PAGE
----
The Native Village of Nuiqsut satisfied this burden through the declarations of its tribal members. For example, Martha Itta, the Tribal Administrator for the Native Village of Nuiqsut,78 stated that “[ConocoPhillips’] exploration activities and other oil activities in the region affect every aspect of our lives[;] ... [t]here is 24-7 never-ending traffic during ice road season, nonstop noise pollution.”79 And the EA itself recognized that the winter exploration’s “[p]roximity to the community [of Nuiqsut] is a key concern for residents, particularly in terms of air quality and noise.”80 It explained that while the planned winter exploration activities “would not easily be discernible” from other oil and gas development projects in the area, residents “will generally be aware of the unprecedented scale and extent of activity on the west side [of Nuiqsut] this season.”81 Noise and light pollution are concrete injuries sufficient to establish injury-in-fact.82
Further, tribal members described in their declarations a fear that ConocoPhillips’ winter exploration activities would interfere with subsistence uses of the affected area. For example, Tribal Administrator Itta stated that “[t]he area where [ConocoPhillips] conducts its current winter exploration activities is ... where [tribal members] fish and hunt,” but that she has not been “able to utilize [her] family’s traditional camps [in the Teshekpuk Lake area] due to infrastructure and the animals no longer going to those areas.”83 The EA also recognizes these concerns, stating that the winter exploration “would ... encompass a large area around Fish Creek, which is an important area for wintertime caribou hunting,” on which “Nuiqsut residents place extreme value.”84 It recognized that “[t]he proposed action is anticipated to deflect caribou and furbearers from the area” and that “[s]ubsistence hunters would likely avoid the area.”85 Accordingly, the Court finds that the Native Village of Nuiqsut has established injury-in-fact.
Members of at least some of the plaintiff environmental organizations, through their declarations, also identified concrete and imminent harm they feared they would suffer as a result of ConocoPhillips’ winter exploration. The Supreme Court has held that “environmental plaintiffs adequately allege injury-in-fact when they aver that they use the affected area and are persons ‘for whom the aesthetic and recreational values of the area will be lessened’ by the challenged activity.”86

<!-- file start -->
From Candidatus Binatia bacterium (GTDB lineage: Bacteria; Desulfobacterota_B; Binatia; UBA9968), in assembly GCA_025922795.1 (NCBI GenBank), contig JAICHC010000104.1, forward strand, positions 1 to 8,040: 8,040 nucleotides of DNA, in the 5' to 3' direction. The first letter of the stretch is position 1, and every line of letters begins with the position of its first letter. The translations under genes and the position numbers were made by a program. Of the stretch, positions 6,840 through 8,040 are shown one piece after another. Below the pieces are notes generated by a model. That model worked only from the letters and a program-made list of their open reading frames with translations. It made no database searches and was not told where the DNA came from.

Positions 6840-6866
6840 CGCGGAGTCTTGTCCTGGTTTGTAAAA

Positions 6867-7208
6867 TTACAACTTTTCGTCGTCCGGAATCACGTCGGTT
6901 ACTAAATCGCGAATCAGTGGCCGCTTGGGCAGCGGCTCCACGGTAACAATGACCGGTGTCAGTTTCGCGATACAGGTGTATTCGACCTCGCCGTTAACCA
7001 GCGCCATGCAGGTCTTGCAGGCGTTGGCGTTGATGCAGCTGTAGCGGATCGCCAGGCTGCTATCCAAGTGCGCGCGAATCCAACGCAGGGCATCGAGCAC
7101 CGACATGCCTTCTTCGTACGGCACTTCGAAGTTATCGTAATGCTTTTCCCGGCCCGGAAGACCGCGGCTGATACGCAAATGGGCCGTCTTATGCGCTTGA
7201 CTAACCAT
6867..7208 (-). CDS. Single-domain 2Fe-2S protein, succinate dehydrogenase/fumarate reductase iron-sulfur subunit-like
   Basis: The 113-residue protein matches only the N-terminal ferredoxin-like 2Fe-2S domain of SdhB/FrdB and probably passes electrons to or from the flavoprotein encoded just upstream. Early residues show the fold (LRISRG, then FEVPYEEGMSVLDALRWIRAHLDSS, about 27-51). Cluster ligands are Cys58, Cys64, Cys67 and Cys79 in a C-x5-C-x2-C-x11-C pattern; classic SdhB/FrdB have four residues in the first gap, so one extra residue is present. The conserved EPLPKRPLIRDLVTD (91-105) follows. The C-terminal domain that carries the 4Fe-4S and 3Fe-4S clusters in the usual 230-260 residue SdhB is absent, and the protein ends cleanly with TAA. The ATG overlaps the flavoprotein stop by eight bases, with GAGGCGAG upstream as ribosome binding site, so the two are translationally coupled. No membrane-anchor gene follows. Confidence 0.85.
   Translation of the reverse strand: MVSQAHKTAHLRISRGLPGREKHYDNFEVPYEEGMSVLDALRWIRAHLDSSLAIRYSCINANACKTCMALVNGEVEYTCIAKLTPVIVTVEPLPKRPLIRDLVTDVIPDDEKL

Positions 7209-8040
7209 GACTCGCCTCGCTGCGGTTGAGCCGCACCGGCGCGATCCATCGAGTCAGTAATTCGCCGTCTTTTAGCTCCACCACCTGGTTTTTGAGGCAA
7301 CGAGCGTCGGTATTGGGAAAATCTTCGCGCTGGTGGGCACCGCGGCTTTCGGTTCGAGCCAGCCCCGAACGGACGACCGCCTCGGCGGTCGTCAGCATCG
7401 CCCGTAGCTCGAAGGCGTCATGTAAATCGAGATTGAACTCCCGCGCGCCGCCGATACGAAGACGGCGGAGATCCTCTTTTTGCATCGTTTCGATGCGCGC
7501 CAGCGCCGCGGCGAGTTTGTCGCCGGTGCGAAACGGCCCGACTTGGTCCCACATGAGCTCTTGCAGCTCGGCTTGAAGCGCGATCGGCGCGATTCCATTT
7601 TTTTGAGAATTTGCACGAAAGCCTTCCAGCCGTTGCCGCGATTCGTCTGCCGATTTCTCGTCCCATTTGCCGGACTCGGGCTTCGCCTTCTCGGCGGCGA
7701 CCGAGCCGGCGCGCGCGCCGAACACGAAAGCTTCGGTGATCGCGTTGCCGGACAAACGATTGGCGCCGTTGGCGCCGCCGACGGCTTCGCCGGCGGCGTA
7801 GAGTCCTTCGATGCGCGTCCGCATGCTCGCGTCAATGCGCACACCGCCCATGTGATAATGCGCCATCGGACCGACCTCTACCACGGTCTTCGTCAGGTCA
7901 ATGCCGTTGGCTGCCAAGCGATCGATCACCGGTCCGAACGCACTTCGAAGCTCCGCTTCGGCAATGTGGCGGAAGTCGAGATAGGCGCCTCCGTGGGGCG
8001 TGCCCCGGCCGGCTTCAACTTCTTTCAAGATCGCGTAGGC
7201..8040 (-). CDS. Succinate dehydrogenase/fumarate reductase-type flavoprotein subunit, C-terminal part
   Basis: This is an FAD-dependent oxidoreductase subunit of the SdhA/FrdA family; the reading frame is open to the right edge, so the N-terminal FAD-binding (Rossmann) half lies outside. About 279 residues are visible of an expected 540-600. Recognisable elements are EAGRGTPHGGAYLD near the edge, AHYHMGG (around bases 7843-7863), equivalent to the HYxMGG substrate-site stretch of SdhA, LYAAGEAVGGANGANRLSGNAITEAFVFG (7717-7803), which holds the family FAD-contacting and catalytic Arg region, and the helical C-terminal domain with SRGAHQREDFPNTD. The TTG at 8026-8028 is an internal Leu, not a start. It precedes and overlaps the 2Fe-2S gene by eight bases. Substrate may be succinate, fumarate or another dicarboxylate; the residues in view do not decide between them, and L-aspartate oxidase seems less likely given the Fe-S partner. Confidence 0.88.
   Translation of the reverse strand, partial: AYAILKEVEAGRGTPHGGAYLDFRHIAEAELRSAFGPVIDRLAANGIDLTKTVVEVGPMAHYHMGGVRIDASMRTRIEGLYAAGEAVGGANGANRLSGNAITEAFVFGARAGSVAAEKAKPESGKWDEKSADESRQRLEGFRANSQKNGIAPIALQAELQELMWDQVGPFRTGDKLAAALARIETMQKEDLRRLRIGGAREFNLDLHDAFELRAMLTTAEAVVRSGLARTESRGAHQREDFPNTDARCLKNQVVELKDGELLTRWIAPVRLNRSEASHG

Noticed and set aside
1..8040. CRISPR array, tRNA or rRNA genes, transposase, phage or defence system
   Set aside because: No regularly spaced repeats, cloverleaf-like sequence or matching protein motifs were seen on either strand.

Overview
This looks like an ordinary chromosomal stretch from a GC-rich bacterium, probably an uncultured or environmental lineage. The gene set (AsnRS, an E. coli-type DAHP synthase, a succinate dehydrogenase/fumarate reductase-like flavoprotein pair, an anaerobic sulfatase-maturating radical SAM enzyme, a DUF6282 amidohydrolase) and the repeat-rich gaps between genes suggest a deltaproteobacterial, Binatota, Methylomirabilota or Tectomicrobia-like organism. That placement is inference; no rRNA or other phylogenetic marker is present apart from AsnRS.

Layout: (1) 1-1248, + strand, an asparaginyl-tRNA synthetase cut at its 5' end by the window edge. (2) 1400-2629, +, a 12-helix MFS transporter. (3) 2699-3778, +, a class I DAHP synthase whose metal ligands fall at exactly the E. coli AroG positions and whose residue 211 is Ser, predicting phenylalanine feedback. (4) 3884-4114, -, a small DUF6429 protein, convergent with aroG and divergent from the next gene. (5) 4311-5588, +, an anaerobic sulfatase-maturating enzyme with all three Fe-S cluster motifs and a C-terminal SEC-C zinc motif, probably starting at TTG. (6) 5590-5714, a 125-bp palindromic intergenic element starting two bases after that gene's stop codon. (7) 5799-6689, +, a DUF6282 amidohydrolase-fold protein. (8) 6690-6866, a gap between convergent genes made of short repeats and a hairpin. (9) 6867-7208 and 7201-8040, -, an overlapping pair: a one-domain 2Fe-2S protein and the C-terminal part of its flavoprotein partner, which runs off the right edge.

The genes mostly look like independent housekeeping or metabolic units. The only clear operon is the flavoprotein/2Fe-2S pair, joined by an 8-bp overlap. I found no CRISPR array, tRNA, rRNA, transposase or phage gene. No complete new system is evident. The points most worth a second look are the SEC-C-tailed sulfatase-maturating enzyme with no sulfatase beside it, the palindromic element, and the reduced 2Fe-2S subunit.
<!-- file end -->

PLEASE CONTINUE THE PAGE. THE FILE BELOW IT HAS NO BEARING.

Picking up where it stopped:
For example, Jeffrey Scott Fair, a member of the NRDC, is a wildlife biologist who has researched yellow-billed loons in the area of ConocoPhillips’ 2018-2019 winter exploration.87 He describes his concern that ice-road construction during the exploration season could harm loons directly by artificially lowering the water level of the lakes by which they nest in the spring: the loons “need to nest right at the water line,” but “[g]iven the likelihood that these lakes would refill later in the early nesting season (from their unnatural drawdowns), rising waters would flood and kill the loon nests.”88 Mr. Fair states that he plans to revisit loon sites “for comparison and follow-up” and that he is currently “awaiting acceptance and funding for a red-throated loon study ..., potentially including areas within approximately 20 miles of the exploration area” as early as summer, 2020.89
Dan Ritzman, a member of both the Sierra Club and Alaska Wilderness League,90 stated that he had plans to float “portions of the Nigu, Etivlik and Colville rivers” in the summer of 2020,91 but feared that “noise impacts from exploration drilling, development, and production activities will drive away wildlife from ... the critical areas around Teshekpuk Lake,” and thus “significantly decrease or completely erase [his] opportunity to enjoy wildlife viewing” on his upcoming trip.92
ConocoPhillips maintains that Plaintiffs’ declarations are deficient and do not show impending harm because “they surmise about effects that they believe could occur—despite the fact that the declarations were submitted after the program completed—and identify no harms that actually occurred.”93 ConocoPhillips mischaracterizes Plaintiffs’ burden; as explained above, the standing inquiry focuses on Plaintiffs’ position at the filing of the Amended Complaint, not the filing of their opening brief on the merits.94 Viewed through this lens, the above quoted declarations filed with Plaintiffs’ briefing demonstrate that members of at least some plaintiff organizations had articulated sufficiently specific concerns about how the winter exploration would “affect [their] recreational, aesthetic, and economic interests.”95